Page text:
It’d be awesome if Discourse supported a warning like this. Twice today I invested several minutes in threads where the most recent poster was responding to a year-plus old thread. Yes, I should have paid more attention but people really should be careful (refrain?) from posting responses, especially on year old threads where the original post related to a time sensitive issue or meal choice. Yes, I know there are bigger problems in life and some issues and questions are evergreen. Just an observation/site feature request.
A lot of threads still have good information, and responding may give insight to others. I’ve found threads on here from 2016 that are still being talked about and if anything just the information from them has been helpful to me! Now there are some threads that have no responses or information in them persay that could be cleaned up and removed but isn’t really that much of an issue.
I will wait at least a year after this to necro this thread.
I have a cache of Necropost memes, which I will attempt to not use here.
The forum is still pretty new, and I agree with @monsterjuice can help newcomers. Who can’t seem to find the search bar. Actually, in the dark theme, that magnifying glass is pretty darn dark!
Okay, we’re not supposed to necro threads, but we’re supposed to search old threads for info/topics we want to know about. What, the last post on a thread from 2 years ago is really the last word on a subject? Or am I missing something?
This is not about Keto Forums specifically; I just don’t understand the Internet-wide objection to necroing.
Let the necroing commence!
Sorry @OldDoug, I couldn’t wait as long as you.
If a thread hasn’t been commented on, in quite awhile (I don’t know the exact time) it will post a warning to the right of you message in the edit field.
Apparently 3 1/2 months is not enough, because I didn’t get this warning when I started typing this. Had to go find an older thread.
It’s just up to the user to pay attention to the warning message or not.
I would say, Laurie, if you’ve searched the forum for a particular answer, but didn’t find it, then you could start a new thread with your question.
Problem is, a lot of people start a thread without even searching for the answer, first.
As far as necroing a thread, the only issue I see with this is if someone stopped tracking that thread, or even muted it, then they wouldn’t see the update to it.
Best to start anew and see if there are any fresh ideas out there. You might even mention, “I’ve searched…I found this…but still doesn’t answer my question.”
Just some thoughts.
There are conflicts here. Questions posed even in years past may be answered by the appearance of new information/research, and value may be had in the context of pre-existing threads. Then there is the possibility that some people may not see the new stuff since they’ve selected against it.
I don’t think anyone reads the warnings to the right. Not prominent enough. I know someone is going to come by and refute my saying “I read it though!”. Great! Now, get the other thousands of people to do that.
In that case Doug I usually link to the old post and then highlight new insights. This allows people new to the argument the background information some of us others have.
Good approach, Mark - - gentleman and scholar.
I guess that’s what I meant by this statement, just not worded very well.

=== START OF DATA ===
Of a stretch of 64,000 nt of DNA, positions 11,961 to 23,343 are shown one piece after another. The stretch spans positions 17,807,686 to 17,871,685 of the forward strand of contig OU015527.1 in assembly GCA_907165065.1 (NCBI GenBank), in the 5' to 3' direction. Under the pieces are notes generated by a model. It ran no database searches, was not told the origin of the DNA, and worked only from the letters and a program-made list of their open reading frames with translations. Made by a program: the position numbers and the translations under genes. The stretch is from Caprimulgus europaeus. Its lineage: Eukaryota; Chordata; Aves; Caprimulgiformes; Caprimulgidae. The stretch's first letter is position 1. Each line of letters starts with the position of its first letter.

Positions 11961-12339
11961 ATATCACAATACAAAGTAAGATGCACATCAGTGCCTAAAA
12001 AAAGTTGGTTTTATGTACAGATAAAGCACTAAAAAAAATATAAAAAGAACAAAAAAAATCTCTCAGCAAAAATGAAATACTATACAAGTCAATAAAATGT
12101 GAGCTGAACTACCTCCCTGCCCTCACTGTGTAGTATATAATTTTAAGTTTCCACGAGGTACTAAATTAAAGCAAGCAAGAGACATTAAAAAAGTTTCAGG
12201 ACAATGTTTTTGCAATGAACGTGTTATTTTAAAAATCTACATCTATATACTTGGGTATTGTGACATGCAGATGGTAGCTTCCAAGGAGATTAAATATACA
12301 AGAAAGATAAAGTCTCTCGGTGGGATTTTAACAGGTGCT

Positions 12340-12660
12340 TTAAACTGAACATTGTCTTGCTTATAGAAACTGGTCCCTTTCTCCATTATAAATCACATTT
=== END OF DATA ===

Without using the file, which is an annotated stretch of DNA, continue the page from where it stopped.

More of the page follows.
It’s a balance.
On the one hand, I belong to a rat forum that strongly discourages reviving old threads. Part of the reasoning is that people can get worked up trying to assist in an “emergency,” only to realize that the problem occurred years ago. If someone wants to bring up an old thread, it’s considered good form to link to it in a new thread.
On the other hand, I belong to a stove forum that doesn’t mind reviving old threads, because the problems and their answers don’t really change from year to year. Personally, I find those “zombie” threads annoying, and have to remind myself always to check the original post date.
I really don’t know where the balance should be, in this community. I don’t believe, however, that anyone would complain about a new thread that starts out with a reference to an older thread. Remember that the system can do this for you, if you click on the link symbol at the bottom of the latest post and then select “Start a new topic.”
If older threads were causing any harm, such as eating up needed resources, etc. I don’t see the harm in leaving them? Yeah, the poster should pay attention to a dated post, but that’s not a necessity either really. … I actually read a entire thread just the other day about coffee that I found interesting, and that one was 2 years old. But it provided me with some info I wasn’t aware of. … So if the data is pertinent to someone else down the road, what’s the harm? And if someone happens to post a new question in it? It could indeed resurrect it, and if not, no harm.
I do like the mention of those threads that don’t really get any responses though. I could see those being cleared up if needed. (At least more-so than threads with some good information in them)
Our new guidelines specifically say you should comment on existing threads and not start new ones, so if someone necros an old thread, they are just following the rules.
At first I thought this was slang for a forum in a particular state of organization. Then I realized you were being literal. Rats!
So, when I read this, I thought, “They have a forum for EVERYTHING.”
Have you ever been reading an old thread, and come across one of your own comments?
Excellent point, John!
It’s like keto, we got to keep tweaking it, until we get it right.
I wlll let you know what I think about this in about a year.
I think that’s exactly what we’re asking for!